Diesel Injury Law

Oilfield Workers
& Diesel Exhaust

Whether you work as a Toolpusher, Motorman, Driller, Pipefitter, Derrickhand, Roughneck or Roustabout, one exposure that is constant for employees in the oil fields is diesel exhaust. Oilfield workers are exposed to diesel exhaust through the rig’s engine, air compressors, pump engines, and diesel vehicles. As a result, it is no surprise that oilfield workers suffer high rates of diesel illnesses like cancers of the lung, throat, nose, mouth, bladder, kidney and stomach.

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    Oilfield Workers & Benzene

    Benzene is a known carcinogen that has long been linked to blood and bone marrow cancers cancers like Acute Myeloid Leukemia, Acute Lymphocytic Leukemia, Non-Hodgkin’s Lymphoma, Chronic Lymphocytic Leukemia and Multiple Myeloma. While the petrochemical industry executives will disagree, the fact is there is no safe level of benzene exposure. Studies indicate that workers exposed to “safe” levels of benzene over the course of their careers are sometimes more than 100 times more likely to develop leukemia when compared to unexposed workers.

    Benzene is a component of diesel fuel and exhaust. So unfortunately, oilfield workers suffer benzene exposures via their everyday use of diesel-powered equipment. In addition, many of the solvents, degreasers and other chemicals used by workers in the oilfields presently contain benzene or at one time contained high mixes of benzene.

    Benzene is also a naturally occurring component of crude oil, so workers on oil rig decks endure regular benzene exposures. The oilfield workers who suffer some of the worst benzene exposures are the tank workers – those tasked with venting, measuring and cleaning the tanks. Lastly, there are growing alarms sounding for the unsafe benzene-exposures suffered by workers engaged in hydraulic fracturing processes.

    Oilfield Workers & Asbestos

    The analysis into what caused an oilfield workers illness can be complicated by the many different exposures suffered by these employees. If you worked in the oilfields in years past, you would have been exposed to asbestos used in machine brakes, clutches and gaskets along with asbestos used to insulate pipes. As these asbestos-containing parts and insulation aged, it would have begun to weaken and break apart into tiny dust particles that were inhaled, eventually causing conditions like mesothelioma, lung cancer and asbestosis. Oilfield workers frequently wore protective clothing that contained asbestos to insulate the workers from the fire and heat sources associated with the work. Asbestos fibers were also regularly cut and torn apart by rig workers and added to the mud mixture which was used to cool the drill bits and flush debris from the well holes.

    In California, a 76-year-old engineer working for A.W. Chesterton Company, was exposed to asbestos found in oil refineries. After working in the petroleum industry for over 40 years, he was diagnosed with mesothelioma. The worker sued the manufacturers of the asbestos-containing products that he worked with during his career and was awarded $14.8 million.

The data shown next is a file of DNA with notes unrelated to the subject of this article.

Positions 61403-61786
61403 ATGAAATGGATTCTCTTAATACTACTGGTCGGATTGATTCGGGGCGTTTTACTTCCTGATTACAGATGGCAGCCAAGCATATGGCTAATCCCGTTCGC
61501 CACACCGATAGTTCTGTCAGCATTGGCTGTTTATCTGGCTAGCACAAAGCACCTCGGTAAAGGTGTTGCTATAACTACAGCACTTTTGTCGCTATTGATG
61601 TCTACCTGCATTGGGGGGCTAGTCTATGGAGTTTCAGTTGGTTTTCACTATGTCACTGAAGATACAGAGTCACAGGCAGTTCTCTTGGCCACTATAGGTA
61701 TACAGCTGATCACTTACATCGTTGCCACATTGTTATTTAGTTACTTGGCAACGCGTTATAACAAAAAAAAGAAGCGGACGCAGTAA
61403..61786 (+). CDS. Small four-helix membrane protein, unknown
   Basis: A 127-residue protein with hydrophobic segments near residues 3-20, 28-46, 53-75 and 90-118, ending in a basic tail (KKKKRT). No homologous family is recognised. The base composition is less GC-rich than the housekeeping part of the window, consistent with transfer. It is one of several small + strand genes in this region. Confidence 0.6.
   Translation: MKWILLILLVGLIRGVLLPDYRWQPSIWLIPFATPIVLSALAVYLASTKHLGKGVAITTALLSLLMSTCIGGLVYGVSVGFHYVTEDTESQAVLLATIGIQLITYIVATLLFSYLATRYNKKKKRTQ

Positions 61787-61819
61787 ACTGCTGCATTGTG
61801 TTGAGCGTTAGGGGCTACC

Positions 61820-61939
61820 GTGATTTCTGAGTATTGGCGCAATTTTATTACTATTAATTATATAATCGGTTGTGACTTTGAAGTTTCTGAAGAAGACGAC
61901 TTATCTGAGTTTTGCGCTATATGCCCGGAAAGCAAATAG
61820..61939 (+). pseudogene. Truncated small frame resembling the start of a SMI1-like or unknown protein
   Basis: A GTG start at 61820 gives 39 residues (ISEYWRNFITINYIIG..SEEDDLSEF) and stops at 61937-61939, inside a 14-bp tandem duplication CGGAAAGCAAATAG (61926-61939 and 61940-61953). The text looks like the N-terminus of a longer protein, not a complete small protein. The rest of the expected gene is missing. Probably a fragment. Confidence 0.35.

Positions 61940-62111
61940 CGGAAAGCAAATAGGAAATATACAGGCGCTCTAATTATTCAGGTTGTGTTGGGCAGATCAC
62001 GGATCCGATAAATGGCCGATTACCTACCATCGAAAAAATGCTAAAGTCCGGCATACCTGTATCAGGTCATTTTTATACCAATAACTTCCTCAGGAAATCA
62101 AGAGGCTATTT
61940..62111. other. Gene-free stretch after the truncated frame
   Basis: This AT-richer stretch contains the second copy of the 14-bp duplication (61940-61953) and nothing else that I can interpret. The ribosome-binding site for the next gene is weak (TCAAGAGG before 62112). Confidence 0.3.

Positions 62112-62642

Oilfield Workers & Silica

    Silica sand is another lung carcinogen that oilfield workers are regularly exposed to. Silica is a basic component of granite, sand, and soil and it is sometimes used as a blasting agent. Long term silica exposures can lead to lung cancer and a condition called silicosis, an incurable lung disease that can be fatal.

    Oilfield Workers & Hydrogen Sulfide

    Hydrogen Sulfide is regularly found at oil and gas deposit work sites. The symptoms and odor change as the exposure level increases. At lower level exposures, workers frequently describe a rotten egg odor accompanied by symptoms such as headaches, nausea and fatigue. At higher levels, the odor becomes sickeningly sweet and can lead to altered breathing, staggering, collapse and even death.

    Oilfield Workers & Chemicals

    Dependent on the drilling processes and techniques, there may be any number of chemical exposures suffered by oilfield workers. These exposures to various chemicals, caustics and vapors can cause many different illnesses. Workers should be aware of their environment, utilize appropriate protective equipment and pay heed to the material safety data sheets for the chemicals they work around.

    Diesel Injury Law serves sickened oilfield workers across the country. Where possible, we will file products liability actions against the manufacturers of the products that caused your illness. We will pursue all legal avenues available, be it a workers’ compensation claim against your employer or a premises liability action against the owner of a dangerous work site. Call Diesel Injury Law today and speak for free with an experienced attorney.

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    Verdicts and Settlements

    Survey of Railroad Cancer Claims

    Hughes Law Offices is providing case histories to inform visitors about actual case fact patterns and rulings.
    Unless specifically noted, the cases summarized herein were not handled by attorneys at Hughes Law Offices.
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    Railroad carman died of pulmonary fibrosis following 18 years of welding.



    Locomotive engineer in his early 60’s developed diesel asthma.



    Railroad mechanic diagnosed with squamous cell oropharyngeal cancer.



    Trainman died of nasopharyngeal cancer as a result of working on-board locomotives filled with diesel exhaust.



    Retired railroad employee died of lung cancer as a result of workplace asbestos exposure.



    61 year old railroad conductor diagnosed with interstitial fibrosis and an increased risk of lung cancer as a result of exposure to diesel exhaust.

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